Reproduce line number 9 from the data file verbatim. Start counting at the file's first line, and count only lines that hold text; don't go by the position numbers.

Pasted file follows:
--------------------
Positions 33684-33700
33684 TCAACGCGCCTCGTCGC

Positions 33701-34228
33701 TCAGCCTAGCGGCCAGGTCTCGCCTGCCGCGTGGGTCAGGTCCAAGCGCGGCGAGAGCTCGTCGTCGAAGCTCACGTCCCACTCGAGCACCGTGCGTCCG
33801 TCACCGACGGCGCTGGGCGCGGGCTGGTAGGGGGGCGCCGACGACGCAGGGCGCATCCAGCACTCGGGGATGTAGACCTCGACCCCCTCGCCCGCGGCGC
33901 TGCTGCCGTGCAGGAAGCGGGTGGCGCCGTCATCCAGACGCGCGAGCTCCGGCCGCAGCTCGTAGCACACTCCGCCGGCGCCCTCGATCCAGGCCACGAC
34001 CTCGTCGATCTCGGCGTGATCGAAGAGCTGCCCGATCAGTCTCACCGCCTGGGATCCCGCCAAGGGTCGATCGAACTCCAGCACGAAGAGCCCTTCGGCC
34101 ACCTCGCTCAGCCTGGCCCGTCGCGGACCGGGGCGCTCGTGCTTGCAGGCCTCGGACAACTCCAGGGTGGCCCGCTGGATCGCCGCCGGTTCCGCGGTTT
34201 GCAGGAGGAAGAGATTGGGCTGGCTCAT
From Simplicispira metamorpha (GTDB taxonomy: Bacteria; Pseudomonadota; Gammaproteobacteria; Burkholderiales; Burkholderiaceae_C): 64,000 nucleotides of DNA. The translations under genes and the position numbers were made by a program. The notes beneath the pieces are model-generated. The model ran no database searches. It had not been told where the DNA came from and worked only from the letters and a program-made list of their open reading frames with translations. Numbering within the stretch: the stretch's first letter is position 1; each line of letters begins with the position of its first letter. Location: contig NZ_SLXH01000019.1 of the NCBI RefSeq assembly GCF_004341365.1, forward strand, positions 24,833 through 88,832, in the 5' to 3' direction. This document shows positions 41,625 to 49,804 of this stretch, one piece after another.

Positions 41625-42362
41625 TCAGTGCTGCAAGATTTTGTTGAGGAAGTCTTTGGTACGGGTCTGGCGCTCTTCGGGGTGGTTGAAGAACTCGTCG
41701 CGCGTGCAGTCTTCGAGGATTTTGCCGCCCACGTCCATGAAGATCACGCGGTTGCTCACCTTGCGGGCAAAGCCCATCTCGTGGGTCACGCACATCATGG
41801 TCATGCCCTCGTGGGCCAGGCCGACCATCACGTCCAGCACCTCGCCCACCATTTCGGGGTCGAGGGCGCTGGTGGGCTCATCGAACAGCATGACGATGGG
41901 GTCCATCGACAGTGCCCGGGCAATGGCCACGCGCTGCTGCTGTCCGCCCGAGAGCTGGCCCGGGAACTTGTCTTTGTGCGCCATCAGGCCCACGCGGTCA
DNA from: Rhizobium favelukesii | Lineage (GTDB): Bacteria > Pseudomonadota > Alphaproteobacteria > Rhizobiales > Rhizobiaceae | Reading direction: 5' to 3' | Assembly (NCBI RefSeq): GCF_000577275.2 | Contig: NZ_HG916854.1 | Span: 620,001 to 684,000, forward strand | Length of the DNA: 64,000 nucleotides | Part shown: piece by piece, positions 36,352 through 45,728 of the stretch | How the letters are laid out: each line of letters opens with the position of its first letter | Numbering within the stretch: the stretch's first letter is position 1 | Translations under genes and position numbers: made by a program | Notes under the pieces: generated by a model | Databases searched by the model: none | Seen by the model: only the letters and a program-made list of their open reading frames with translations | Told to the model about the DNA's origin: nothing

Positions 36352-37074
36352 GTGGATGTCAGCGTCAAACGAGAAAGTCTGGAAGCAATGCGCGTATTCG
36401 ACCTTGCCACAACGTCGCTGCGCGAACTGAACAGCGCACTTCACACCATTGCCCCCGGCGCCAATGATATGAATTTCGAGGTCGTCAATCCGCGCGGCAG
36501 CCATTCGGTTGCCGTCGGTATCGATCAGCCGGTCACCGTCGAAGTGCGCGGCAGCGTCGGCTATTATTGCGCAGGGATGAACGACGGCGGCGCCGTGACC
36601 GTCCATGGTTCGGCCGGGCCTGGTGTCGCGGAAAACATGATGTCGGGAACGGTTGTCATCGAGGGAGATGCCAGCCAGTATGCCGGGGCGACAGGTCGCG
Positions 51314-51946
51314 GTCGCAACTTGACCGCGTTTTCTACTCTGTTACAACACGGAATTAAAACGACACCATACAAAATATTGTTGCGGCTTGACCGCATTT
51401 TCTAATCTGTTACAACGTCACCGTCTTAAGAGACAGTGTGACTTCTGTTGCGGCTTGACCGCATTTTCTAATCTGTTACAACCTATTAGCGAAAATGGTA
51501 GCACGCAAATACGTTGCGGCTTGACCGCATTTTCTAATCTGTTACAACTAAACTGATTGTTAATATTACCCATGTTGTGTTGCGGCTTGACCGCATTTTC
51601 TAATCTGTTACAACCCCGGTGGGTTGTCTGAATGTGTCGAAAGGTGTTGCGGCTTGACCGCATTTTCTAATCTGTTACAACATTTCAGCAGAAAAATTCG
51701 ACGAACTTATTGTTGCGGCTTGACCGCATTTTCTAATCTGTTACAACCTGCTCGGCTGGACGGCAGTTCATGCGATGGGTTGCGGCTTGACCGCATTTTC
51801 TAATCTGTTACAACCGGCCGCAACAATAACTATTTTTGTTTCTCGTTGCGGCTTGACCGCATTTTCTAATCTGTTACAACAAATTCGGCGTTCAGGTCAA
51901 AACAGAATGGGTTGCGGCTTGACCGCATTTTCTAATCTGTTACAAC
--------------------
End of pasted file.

34201 GCAGGAGGAAGAGATTGGGCTGGCTCAT